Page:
The statistic say yes – or maybe – it depends on which numbers you look at
Walking down the streets of Revelstoke, it’s hard not to feel safe. There hasn’t been a murder in town in ages and assaults – aside from the occasional bar fight – are very rare. Property crime is a bit more of a problem – think of stolen trucks and snowmobiles in the winter and the recent rash of bicycle thefts – but for the most part, people feel comfortable leaving their doors (and bikes) unlocked.
Which is why I couldn’t believe it when I was sent Revelstoke’s crime rate for 2011. It was a rate of a whopping 10,867.28 crimes per 100,000 people. That’s nearly 65 per cent higher than national rate of 6,604.04 crimes per 100,000 people. It’s higher than the provincial rate of 9,148.58.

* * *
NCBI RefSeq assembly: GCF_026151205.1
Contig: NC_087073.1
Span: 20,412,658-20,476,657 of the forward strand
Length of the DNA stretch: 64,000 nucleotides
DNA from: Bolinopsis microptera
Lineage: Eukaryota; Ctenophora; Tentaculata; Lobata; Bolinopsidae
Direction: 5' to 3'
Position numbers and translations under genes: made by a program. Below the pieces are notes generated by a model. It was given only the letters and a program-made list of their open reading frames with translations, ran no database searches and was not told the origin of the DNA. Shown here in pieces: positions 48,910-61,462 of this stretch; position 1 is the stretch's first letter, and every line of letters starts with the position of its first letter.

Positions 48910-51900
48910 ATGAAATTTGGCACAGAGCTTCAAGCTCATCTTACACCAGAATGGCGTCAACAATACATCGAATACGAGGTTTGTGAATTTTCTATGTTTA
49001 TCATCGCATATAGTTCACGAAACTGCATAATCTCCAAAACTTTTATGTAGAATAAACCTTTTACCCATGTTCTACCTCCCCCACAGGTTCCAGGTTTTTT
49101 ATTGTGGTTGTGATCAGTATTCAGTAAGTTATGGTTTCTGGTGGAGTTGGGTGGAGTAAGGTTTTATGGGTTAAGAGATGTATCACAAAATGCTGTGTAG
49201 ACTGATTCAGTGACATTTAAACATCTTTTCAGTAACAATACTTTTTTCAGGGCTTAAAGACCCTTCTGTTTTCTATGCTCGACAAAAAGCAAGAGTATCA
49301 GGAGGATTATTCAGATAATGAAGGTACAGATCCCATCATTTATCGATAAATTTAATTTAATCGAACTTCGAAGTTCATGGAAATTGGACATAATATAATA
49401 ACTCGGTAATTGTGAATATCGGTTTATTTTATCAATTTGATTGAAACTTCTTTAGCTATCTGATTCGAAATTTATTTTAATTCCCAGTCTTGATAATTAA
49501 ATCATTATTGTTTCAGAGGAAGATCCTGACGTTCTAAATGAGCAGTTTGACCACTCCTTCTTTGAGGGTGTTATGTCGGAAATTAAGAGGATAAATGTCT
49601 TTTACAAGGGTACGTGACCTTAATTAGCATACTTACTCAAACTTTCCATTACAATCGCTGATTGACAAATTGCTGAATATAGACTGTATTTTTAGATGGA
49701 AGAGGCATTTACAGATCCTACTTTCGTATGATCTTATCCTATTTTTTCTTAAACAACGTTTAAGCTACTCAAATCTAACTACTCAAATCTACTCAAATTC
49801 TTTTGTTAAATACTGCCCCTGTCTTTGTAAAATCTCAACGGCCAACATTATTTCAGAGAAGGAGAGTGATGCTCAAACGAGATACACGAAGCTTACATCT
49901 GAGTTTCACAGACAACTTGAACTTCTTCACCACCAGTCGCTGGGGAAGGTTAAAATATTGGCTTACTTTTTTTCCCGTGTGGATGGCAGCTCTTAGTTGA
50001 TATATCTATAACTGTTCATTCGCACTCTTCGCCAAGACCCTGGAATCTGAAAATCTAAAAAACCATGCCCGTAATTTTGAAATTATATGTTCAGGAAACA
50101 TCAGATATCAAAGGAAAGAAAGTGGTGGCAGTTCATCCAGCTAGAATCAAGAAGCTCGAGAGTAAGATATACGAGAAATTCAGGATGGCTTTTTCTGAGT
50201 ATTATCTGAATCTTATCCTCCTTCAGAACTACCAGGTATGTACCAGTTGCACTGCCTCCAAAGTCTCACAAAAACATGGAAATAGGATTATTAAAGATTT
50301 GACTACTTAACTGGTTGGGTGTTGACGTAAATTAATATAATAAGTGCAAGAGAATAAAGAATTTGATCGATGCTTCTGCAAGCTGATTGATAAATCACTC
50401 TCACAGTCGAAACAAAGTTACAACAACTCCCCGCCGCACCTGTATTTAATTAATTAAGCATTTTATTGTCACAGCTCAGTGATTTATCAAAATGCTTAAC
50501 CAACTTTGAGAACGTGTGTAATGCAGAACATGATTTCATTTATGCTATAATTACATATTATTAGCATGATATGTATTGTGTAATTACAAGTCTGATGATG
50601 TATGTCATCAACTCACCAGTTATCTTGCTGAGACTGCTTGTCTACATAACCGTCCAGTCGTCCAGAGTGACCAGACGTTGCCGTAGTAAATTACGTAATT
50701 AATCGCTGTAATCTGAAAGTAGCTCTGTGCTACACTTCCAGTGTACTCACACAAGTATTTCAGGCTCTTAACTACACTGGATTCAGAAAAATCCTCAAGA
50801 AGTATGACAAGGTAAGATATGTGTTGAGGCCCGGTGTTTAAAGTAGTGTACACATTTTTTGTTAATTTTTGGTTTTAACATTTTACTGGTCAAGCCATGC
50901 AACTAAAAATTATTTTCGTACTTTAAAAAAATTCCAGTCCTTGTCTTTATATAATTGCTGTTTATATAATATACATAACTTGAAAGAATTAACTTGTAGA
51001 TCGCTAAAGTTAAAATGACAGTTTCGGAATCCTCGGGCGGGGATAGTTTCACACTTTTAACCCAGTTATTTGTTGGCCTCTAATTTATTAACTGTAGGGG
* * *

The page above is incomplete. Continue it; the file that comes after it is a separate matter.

As well, whereas in the rest of Canada the crime rate dropped by about six per cent, in Revelstoke it increased by 11.5 per cent.
So what’s going on here?
Well, the good news is that if Revelstoke does indeed have a crime problem, most of it is minor. While Revelstoke scores high on the Crime Severity Index, a measure by Statistics Canada of the seriousness of crimes committed, Revelstoke scores very low in terms of violent crime. For overall crime, Revelstoke scored 87.91 in 2011, compared to the Canadian score of 77.6 and the B.C score of 95.1.
However, in terms of violent crime, Revelstoke ranks well below the national average of 85.25, with a CSI score of 46.71. Province-wide the score is 94.6. By comparison, Kelowna scored 97.4 in total crime severity and 86 in violent crime severity.